What is Trans-Resveratrol?

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  • Written By: Melanie Smeltzer
  • Edited By: Angela B.
  • Last Modified Date: 28 January 2019
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Trans-resveratrol is the active form of resveratrol polyphenols — a potent antioxidant — that can be found in a number of berries and peanuts but is most commonly culled from red grape skins, pulp and stems. These natural compounds need to be protected from overexposure to oxygen and direct light to remain effective. Some studies have shown that what makes them so effective is their believed ability to augment cellular productivity, which is said to increase life span, diminish the appearance of aging, fight cancer and burn fat.

Resveratrol is a naturally occurring phytoalexin that is produced when a plant is being attacked by fungi or bacteria. The effects of these compounds are similar to antibiotics and help to defend the plant against the invading pathogens. These compounds can be found in red grapes, purple grape juice, wine, certain berries and peanuts. During the extraction process, these compounds are often concentrated to include most of the active trans-resveratrol components.


During the early 1990s, resveratrol became famous because of what is known as the "French paradox" — the idea that although many people in that region follow a high-fat diet, relatively few suffer from heart disease. This observation led to the conviction, and subsequent research, that this was the result of the nation's consumption of red wine. It has been discovered since the 1990s that the trans-resveratrol contained in red wine may offer a plethora of health benefits. For instance, it is thought to be a powerful antioxidant that can help hinder the damage of free radicals, lower the risk of heart disease by increasing high-density lipoprotein (HDL) cholesterol, and boosting energy by increasing the number of mitochondria.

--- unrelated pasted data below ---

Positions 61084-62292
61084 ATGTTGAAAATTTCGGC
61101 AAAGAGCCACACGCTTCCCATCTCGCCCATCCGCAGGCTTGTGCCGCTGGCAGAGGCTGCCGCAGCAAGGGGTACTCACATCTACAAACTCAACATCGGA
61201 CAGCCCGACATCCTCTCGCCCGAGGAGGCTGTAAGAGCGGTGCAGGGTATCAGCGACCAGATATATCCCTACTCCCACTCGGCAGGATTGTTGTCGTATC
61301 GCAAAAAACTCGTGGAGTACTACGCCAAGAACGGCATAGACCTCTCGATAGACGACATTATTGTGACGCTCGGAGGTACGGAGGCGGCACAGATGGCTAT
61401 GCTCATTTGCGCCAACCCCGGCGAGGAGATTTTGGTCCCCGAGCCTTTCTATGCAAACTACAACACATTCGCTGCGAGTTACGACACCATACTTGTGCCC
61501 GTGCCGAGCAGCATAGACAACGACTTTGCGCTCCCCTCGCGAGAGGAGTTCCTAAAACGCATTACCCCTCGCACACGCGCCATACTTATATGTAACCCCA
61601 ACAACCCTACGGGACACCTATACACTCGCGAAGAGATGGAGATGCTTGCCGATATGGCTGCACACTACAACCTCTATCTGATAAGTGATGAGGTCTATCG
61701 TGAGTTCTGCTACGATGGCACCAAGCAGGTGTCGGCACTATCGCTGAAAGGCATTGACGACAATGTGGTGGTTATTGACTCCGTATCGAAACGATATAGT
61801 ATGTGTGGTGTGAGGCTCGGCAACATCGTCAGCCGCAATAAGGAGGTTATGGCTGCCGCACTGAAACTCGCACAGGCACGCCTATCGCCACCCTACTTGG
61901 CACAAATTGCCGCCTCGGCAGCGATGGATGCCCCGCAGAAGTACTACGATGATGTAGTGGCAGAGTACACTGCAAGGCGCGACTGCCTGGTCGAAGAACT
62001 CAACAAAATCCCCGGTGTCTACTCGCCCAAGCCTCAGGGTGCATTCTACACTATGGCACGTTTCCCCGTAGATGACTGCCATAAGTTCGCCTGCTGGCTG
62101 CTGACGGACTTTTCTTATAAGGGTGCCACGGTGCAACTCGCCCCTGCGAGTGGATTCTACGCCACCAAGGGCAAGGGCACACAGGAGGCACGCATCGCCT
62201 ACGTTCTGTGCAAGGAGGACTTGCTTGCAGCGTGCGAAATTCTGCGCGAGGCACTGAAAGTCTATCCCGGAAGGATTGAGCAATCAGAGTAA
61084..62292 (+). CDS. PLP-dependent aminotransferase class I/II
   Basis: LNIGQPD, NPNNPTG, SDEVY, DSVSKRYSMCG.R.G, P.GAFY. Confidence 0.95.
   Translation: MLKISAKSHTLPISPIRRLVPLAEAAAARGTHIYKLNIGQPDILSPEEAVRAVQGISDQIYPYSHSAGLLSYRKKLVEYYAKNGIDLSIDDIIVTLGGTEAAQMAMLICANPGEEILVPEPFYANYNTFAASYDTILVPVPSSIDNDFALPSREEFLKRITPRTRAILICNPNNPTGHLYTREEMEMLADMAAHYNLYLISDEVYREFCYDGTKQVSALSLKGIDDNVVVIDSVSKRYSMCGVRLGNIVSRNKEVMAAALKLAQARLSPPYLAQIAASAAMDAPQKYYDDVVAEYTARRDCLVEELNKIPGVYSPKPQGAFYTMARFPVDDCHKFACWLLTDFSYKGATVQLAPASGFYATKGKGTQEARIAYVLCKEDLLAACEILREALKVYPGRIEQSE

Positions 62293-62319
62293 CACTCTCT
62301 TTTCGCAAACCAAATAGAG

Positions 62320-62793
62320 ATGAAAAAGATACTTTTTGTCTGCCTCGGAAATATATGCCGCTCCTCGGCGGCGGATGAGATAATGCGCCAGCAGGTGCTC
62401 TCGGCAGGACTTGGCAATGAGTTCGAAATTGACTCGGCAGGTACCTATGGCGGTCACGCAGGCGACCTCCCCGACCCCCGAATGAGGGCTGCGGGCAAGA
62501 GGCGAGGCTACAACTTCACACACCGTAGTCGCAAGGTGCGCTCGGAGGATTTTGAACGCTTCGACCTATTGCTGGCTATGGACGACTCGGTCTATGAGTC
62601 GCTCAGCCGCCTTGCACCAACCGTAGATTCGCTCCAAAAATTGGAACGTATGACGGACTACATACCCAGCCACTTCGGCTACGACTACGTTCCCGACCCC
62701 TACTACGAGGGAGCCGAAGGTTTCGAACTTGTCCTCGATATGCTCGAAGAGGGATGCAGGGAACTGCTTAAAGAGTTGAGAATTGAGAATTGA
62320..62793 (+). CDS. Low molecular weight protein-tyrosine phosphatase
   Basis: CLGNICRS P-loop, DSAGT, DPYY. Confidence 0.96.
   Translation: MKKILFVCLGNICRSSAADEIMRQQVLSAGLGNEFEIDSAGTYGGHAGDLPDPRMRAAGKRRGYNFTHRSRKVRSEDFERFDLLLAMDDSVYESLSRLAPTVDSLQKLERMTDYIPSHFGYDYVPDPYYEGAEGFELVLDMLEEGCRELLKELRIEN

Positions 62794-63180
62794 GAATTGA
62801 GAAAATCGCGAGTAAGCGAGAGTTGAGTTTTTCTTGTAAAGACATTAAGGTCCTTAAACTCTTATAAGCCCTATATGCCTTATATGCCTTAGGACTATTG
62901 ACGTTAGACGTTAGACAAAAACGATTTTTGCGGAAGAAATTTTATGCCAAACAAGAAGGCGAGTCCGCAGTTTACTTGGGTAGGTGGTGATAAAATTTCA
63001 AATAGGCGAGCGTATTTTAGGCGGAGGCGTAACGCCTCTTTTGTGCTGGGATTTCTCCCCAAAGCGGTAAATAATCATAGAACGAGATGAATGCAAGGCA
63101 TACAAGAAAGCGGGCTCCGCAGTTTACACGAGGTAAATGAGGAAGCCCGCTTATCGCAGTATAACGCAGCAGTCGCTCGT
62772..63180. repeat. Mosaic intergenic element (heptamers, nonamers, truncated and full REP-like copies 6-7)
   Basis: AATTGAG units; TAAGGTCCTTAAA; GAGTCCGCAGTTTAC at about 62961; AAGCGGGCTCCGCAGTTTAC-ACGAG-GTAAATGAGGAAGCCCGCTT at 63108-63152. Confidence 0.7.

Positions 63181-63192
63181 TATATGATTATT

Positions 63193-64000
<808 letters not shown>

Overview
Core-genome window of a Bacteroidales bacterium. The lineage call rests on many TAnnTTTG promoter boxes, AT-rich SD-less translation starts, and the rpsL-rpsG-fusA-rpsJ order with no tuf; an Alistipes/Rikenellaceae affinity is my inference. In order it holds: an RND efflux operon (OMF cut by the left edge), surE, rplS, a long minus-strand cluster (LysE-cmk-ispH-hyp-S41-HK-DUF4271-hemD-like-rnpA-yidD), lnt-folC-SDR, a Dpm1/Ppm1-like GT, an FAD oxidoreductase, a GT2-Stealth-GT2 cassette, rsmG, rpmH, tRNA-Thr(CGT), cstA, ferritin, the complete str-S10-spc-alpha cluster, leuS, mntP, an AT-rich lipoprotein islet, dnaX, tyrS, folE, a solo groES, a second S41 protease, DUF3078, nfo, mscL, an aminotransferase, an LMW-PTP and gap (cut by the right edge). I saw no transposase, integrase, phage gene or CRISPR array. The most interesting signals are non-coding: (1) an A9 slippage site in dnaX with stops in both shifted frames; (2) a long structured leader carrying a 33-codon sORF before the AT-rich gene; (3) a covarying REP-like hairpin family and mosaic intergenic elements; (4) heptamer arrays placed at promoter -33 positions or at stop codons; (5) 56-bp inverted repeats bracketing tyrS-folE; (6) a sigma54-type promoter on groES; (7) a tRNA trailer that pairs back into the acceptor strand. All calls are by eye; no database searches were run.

Red wine has long been a favorite way of consuming these compounds; however, it contains only a very small amount of active trans-resveratrol. This has led many people to turn to dietary supplements, usually in pill or liquid form and each with its own pros and cons. For instance, the pill form is convenient but is thought to be less effective, because trans-resveratrol is quick to metabolize, which gives it less time to fully absorb in the body. On the other hand, the liquid form may absorb at a much faster rate but is far less convenient.

Although trans-resveratrol is thought to be highly beneficial for health, it is not without its downside. Some side effects of consuming a resveratrol concentration may include stomach cramps, diarrhea, dizziness and an increased risk of bleeding during surgical procedures. Some note, however, that these side effects generally occur when taking inferior supplements or large doses.



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